Users with a pirated version of Office are getting a discount offer for a Microsoft 365 subscription
Microsoft Office is probably one of the most pirated software, besides Windows, of course. If you have a pirated version of Office, but want to buy a legit license, you maybe interested in this.
Microsoft is offering users with a pirated version of Office a discount for a Microsoft 365 subscription. A friend of mine shared the above screenshot with me, it is from Office 2019. If you look at the image closely, you will see a message near the ribbon bar. It says, "Get up to 50% off. For a limited time, save up to 50% on a genuine Microsoft 365 subscription".
Clicking the message opens this page in the default browser. The landing page educates the user about the risks involved in using pirated software, such as security threats, loss of data, the lack of support for updates, etc.
Note: You may have to change the URL to your Country's locale, to avail the prices in your currency.
Users with a pirated version of Office are getting a discount offer for a Microsoft 365 subscription
More importantly, the page also has a Microsoft Office 365 discount offer. You will need to sign in to your Microsoft account to see if you are eligible for the discount. It didn't work for me when I tried it, I'm not sure if it is because I've a genuine license tied to my account. I think it checks whether you clicked the link from the pirated copy of Office, but I can't say for certain. It worked for my friend, check the screenshot for reference.
Once you verify the difference in the price, you may proceed to checkout to complete your purchase. Initially, I thought it might be a Black Friday discount offer, but it does not seem to be the case, as it is still working at the time of writing this article.
It is a bit surprising that the discount is for the cloud based service, and not the offline desktop suite which the user had pirated. Personally, I believe the latter is a better choice, as it you can use it for years, for a one-time fee. Not to mention, the advantage of being able to use the programs offline is a huge bonus.
Still, it's nice of Microsoft to try and turn pirates into legitimate customers. That said, I'm not sure if this offer is going to cause a change of heart among the sailors of the high seas. Depending on your spending power, a year's worth of Office 365, even at a 50% discount could be an unaffordable luxury. People usually pirate stuff not because they don't want to pay for it, but mostly because they can't afford the asking price. I'm not judging mind you, having been in the same boat before I got a job, I can understand the choice, even though I don't support piracy. If you can afford it, buy it and support the developers. That's my motto, especially when it comes to video games.
That said, if you can't pay for Microsoft Office, you don't have to pirate it. You can still get nearly the same features for free, via Office Online, right from your web browser. I used the service for a few years, until I bought a cheap license for Office 2013 via a reseller. Or, you could just use a free and open source alternative like LibreOffice.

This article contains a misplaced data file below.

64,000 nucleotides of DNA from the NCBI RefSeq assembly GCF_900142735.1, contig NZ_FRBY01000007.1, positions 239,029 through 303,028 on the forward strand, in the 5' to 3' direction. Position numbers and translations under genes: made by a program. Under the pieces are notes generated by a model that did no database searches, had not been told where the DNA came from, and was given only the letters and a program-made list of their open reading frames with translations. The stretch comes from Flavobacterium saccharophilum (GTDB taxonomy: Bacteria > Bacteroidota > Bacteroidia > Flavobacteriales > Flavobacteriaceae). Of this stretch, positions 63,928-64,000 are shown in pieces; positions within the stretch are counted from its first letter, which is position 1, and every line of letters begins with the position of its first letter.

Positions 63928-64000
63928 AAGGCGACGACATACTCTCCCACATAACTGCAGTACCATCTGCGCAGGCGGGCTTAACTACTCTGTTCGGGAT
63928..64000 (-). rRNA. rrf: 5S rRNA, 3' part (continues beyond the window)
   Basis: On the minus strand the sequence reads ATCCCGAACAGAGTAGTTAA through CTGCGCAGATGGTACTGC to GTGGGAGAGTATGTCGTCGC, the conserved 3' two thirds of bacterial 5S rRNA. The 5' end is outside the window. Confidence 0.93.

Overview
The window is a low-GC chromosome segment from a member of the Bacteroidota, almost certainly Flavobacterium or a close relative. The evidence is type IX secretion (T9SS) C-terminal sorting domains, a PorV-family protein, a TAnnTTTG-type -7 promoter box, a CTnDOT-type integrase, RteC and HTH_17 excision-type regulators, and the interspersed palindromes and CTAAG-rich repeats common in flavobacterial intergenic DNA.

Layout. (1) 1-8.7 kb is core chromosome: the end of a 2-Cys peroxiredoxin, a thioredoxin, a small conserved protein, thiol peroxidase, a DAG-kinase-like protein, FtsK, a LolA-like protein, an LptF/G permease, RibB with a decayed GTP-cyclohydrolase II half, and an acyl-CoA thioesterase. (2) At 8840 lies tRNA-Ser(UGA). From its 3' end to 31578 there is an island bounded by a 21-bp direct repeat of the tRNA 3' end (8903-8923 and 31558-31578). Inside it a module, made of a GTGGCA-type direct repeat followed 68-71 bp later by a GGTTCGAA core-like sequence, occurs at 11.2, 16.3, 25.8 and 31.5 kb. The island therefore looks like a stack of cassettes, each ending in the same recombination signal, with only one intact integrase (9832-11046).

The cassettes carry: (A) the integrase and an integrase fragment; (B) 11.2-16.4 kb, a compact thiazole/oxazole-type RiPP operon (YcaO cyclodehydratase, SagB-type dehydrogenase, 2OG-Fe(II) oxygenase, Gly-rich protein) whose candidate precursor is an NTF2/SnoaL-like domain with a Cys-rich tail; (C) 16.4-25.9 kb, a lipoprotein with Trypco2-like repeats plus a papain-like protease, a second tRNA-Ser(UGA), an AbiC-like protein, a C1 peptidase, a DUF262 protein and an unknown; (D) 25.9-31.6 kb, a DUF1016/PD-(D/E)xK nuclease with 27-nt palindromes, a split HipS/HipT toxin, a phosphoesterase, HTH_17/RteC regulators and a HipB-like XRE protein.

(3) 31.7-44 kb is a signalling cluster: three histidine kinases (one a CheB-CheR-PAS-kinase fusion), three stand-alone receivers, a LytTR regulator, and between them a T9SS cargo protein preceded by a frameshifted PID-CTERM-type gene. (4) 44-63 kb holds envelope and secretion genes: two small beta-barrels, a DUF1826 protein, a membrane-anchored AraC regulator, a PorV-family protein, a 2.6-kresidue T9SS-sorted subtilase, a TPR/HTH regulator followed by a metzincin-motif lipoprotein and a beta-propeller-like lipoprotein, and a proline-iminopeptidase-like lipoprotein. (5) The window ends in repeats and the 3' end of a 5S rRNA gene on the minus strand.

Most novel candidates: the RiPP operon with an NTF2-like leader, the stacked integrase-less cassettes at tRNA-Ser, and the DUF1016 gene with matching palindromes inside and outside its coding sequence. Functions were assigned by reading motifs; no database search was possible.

Do you prefer Microsoft 365 or the standalone Office suite?
In this case I disagree with “People usually pirate stuff […] because they can’t afford the asking price”. Because as you mention at the end, there are open source alternatives. Free, more ethical, no spying you, no anti-piracy malware.
they probably dont know, i mean ms stuff usually shown in ads, computer shop banner & etc. not so much for those that you mention, heck i never seen em in any media publicly.
Both MS Office and LibreOffice are too bloated imo. If you want a fairly complete alternative office suite that’s not hundreds of MBs or even multiple GBs large, give Ability Office a try:
Or if you just need a word processor, Atlantis Word Processor is seriously lightweight yet very feature rich:
It’s not like I don’t have the space to install huge programs, but I simply prefer efficient software.
I also avoid “subscription” software out of principle, so if I ‘had’ to use MS Office, I’d always choose Office 2010 or 2019 over Office 365.
Hmmm, never heard of either. Interesting. I’ll take a look.
Thanks for the alternatives. There’s really no reason to use Office anymore. It has become bloatware and subscription based nonsense. I stay way from any software that goes this route.
Pirated software exposes your PC to Security Threats?
Oh really? Legitimate (Microsoft) software even more so!
Windows and MS Office are the most Bug infested and security flawed software on the planet,
along with Adobe warez.
Having worked for MS years ago, I can attest to the fact that Microsoft purposely releases buggy software for the purpose of patching every month or so. Remember Patch Tuesday?
I spoke to a couple of coders/programmers who informed me that they were not permitted to code as they know how, but as Microsoft tells them to.
Failure to comply would result in immediate termination.
What a joke, huh?
You may have bought and paid for your copy of Windows and Office, one way or another, BUT..
you don’t own it. Microsoft does!
Not to contradict the fact that most large corporations are dishonest to the core but this “I used to work for XXX so I know how shitty they are” rhetoric is just as cliched as “I have friends belonging to XXX community so I know how shitty they are”. Better invent some new material for the sake of coherence.
> I spoke to a couple of coders/programmers who informed me that they were not permitted to code as they know how, but as Microsoft tells them to.